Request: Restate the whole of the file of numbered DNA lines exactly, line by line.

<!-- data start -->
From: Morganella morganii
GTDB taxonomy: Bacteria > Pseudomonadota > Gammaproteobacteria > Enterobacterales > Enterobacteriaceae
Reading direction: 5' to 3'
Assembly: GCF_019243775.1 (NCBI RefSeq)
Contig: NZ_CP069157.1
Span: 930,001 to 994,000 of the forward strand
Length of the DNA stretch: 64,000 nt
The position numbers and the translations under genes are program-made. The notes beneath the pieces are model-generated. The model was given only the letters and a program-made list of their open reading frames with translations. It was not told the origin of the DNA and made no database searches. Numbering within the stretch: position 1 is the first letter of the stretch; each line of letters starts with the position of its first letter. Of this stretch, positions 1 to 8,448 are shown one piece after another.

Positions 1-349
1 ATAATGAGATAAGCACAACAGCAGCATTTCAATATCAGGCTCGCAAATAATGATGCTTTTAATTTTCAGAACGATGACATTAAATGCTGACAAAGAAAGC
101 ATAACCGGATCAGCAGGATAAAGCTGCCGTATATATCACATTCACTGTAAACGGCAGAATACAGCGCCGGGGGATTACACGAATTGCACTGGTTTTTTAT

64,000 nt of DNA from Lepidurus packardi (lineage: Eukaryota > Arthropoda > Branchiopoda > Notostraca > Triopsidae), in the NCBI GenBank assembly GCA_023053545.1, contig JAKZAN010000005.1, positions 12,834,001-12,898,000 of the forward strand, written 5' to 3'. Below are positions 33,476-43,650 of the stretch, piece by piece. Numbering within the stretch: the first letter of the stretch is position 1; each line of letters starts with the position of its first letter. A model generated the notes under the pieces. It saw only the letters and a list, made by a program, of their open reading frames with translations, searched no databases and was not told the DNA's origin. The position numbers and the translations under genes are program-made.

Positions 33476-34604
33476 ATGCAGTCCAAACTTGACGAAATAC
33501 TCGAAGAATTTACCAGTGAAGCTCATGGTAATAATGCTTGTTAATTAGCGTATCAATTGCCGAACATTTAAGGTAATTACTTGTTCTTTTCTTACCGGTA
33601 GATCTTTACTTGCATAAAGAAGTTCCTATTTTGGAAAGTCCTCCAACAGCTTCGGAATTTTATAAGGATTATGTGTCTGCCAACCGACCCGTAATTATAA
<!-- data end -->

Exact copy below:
From: Morganella morganii
GTDB taxonomy: Bacteria > Pseudomonadota > Gammaproteobacteria > Enterobacterales > Enterobacteriaceae
Reading direction: 5' to 3'
Assembly: GCF_019243775.1 (NCBI RefSeq)
Contig: NZ_CP069157.1
Span: 930,001 to 994,000 of the forward strand
Length of the DNA stretch: 64,000 nt
The position numbers and the translations under genes are program-made. The notes beneath the pieces are model-generated. The model was given only the letters and a program-made list of their open reading frames with translations. It was not told the origin of the DNA and made no database searches. Numbering within the stretch: position 1 is the first letter of the stretch; each line of letters starts with the position of its first letter. Of this stretch, positions 1 to 8,448 are shown one piece after another.

Positions 1-349
1 ATAATGAGATAAGCACAACAGCAGCATTTCAATATCAGGCTCGCAAATAATGATGCTTTTAATTTTCAGAACGATGACATTAAATGCTGACAAAGAAAGC
101 ATAACCGGATCAGCAGGATAAAGCTGCCGTATATATCACATTCACTGTAAACGGCAGAATACAGCGCCGGGGGATTACACGAATTGCACTGGTTTTTTAT

64,000 nt of DNA from Lepidurus packardi (lineage: Eukaryota > Arthropoda > Branchiopoda > Notostraca > Triopsidae), in the NCBI GenBank assembly GCA_023053545.1, contig JAKZAN010000005.1, positions 12,834,001-12,898,000 of the forward strand, written 5' to 3'. Below are positions 33,476-43,650 of the stretch, piece by piece. Numbering within the stretch: the first letter of the stretch is position 1; each line of letters starts with the position of its first letter. A model generated the notes under the pieces. It saw only the letters and a list, made by a program, of their open reading frames with translations, searched no databases and was not told the DNA's origin. The position numbers and the translations under genes are program-made.

Positions 33476-34604
33476 ATGCAGTCCAAACTTGACGAAATAC
33501 TCGAAGAATTTACCAGTGAAGCTCATGGTAATAATGCTTGTTAATTAGCGTATCAATTGCCGAACATTTAAGGTAATTACTTGTTCTTTTCTTACCGGTA
33601 GATCTTTACTTGCATAAAGAAGTTCCTATTTTGGAAAGTCCTCCAACAGCTTCGGAATTTTATAAGGATTATGTGTCTGCCAACCGACCCGTAATTATAA